Dai Greene: 'The season I was having, I felt I could not lose'

Interview No 6: Welsh hurdler tells Simon Turnbull how he refused to let nasty illness stop him taking two golds this year and joining world's elite
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The Independent Online

No British athlete has cleared as many barriers in 2010 as Dai Greene, in the literal or metaphorical sense. The 400m hurdler from the west Wales rugby bastion of Llanelli ventured to the fringes of true world class last year when he made the World Championship final in Berlin, finishing seventh. Over the past 12 months the 24-year-old has pushed on into global elite territory, capturing the European Championship title in Barcelona in July, smashing through the 48-seconds barrier and claiming the scalp of world No 1 Bershawn Jackson of the United States en route to victory at the IAAF Continental Cup in Split in September, and crowning the season of his life with gold at the Commonwealth Games in Delhi in October.

Greene had to dig deep to wrest the Commonwealth title from Louis van Zyl in the Indian capital, pulling clear of the South African off the final hurdle after a too-close-for-comfort battle up the home straight. Greene crossed the line the victor by 0.11sec, before setting off on a lap of honour with a Wales flag draped around his shoulders and the sound of Tom Jones and "Delilah" blasting over the public address system at the Jawaharlal Nehru Stadium.

It was a memorable moment that might never have been. Just two weeks earlier Greene had collapsed on the training track at a pre-Games preparation camp in Doha and was still under the weather when he got to Delhi and ran in the heats. It was typical of the self-effacing Swansea Harrier that he chose to keep his troubles under wraps. He did not want to offer any excuse in the event of what would have been considered a shock defeat.

"It happened at the holding camp in Qatar," Greene says. "I had three days of easy training to get over the time difference, then went to the track to do a fast session – three 200m runs. After the first 200m, I just collapsed on the track and couldn't get up. I was sort of hyperventilating. The doctors had to come on and take me away on a buggy.

"I didn't train for the rest of the time we were in Qatar. I was just sleeping all the time. I didn't eat much and got dehydrated, the works. By the time I got to Delhi I was slowly getting over it and I managed to do one hurdle run before I was meant to race.

"It was very, very touch and go whether I'd be able to recover in time. After I ran in the heats I was really struggling to stay on my feet. I was so tired I just wanted to lie on the floor. I was absolutely shattered. It took so much out of me. By the final, I felt a lot better and a lot more with it, so I was quite fortunate in the end.

"When we were coming down the home straight, Van Zyl's trail arm was catching my shoulder, which was knocking me slightly off balance. Every time he clipped me, I had to regain my balance again, kick back into it. I knew it was close but I always felt that I was going to win and my finish from the last hurdle to the line was the fastest I've ever done.

"Had it been four months earlier, right at the start of the season, I might have possibly crumbled or tightened up in that situation. But given how it had panned out for me during the season I just felt I couldn't lose, really."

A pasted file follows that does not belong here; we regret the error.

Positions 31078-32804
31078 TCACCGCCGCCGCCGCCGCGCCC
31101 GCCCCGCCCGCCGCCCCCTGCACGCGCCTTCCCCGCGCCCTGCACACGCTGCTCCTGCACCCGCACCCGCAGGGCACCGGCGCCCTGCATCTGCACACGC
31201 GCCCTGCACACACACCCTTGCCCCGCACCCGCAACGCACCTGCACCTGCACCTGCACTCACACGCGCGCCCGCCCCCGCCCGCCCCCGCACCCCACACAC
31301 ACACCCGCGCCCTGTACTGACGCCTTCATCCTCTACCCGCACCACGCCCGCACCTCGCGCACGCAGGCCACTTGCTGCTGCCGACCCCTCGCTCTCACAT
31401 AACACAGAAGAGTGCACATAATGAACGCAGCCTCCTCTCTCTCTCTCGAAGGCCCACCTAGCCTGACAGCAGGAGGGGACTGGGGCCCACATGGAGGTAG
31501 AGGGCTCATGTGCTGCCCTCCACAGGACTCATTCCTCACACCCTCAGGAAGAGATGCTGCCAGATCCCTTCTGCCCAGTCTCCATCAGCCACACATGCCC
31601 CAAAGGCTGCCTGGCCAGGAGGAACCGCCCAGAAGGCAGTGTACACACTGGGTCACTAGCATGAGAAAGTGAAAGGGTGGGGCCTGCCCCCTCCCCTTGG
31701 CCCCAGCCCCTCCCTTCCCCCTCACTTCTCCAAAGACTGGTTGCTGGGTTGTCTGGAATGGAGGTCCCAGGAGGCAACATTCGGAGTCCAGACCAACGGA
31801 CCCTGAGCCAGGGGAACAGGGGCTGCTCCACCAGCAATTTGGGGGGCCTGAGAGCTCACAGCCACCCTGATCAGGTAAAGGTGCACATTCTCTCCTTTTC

Watching from the stands, Charles van Commenee, the head coach of UK Athletics, must have smiled in satisfaction. The hard taskmaster of a Great Britain track and field team leader does not exactly have a surfeit of genuine contenders for places on the medal podium as the London Olympics loom on the horizon. Greene, confirming his stature in the teeth of adversity in Delhi, has taken a step up into that bracket in 2010.

Just over 18 months out from the 2012 Games, the former Swansea City youth team footballer – who once upon a time scored a penalty against Real Madrid's juniors in a pre-season tournament – is Britain's third best bet for a medal in the showpiece athletics arena, behind the heptathlete Jessica Ennis and triple jumper Phillips Idowu, both reigning world champions.

In Barcelona, Greene won his European title in emphatic fashion, finishing 0.84sec clear of his training partner Rhys Williams in 48.12sec. At the Continental Cup in Split he clocked the fastest time since the days of Ed Moses in a competition that was formerly known as the World Cup, beating Jackson and Puerto Rican Javier Culson - both medallists at last year's World Championships – in 47.88sec. In doing so, Greene ventured within 0.06sec of the British record set by the laughing cavalier of the 400m hurdles, Kriss Akabusi, at the Barcelona Olympics in 1992.

Akabusi sent him a text message, saying, "David Greene? Close but no cigar". "I was more excited with his text message than with running 47.88," Greene says. "He said he would be pleased for the record to go to me, and that it would only be a matter of time.

"His praise and credit meant a lot to me. It's getting the respect of your elders, in a way. He was from a golden age of British athletics and we're trying to recreate that now, with the Olympics coming up."

Greene could hardly be in better hands as he strives to play his part in the great British athletics revival. He trains at the University of Bath under the direction of Malcolm Arnold, who guided Uganda's John Akii-Bua to Olympic 400m hurdles gold in world-record time in Munich in 1972 and who moulded Colin Jackson into a world record-breaking 110m hurdler.

"Malcolm brings a steely determination to the training group in Bath," Greene says. It has clearly rubbed off on him, judging by the mettle shown by the young man from the west Wales steel town down the home straight in Delhi.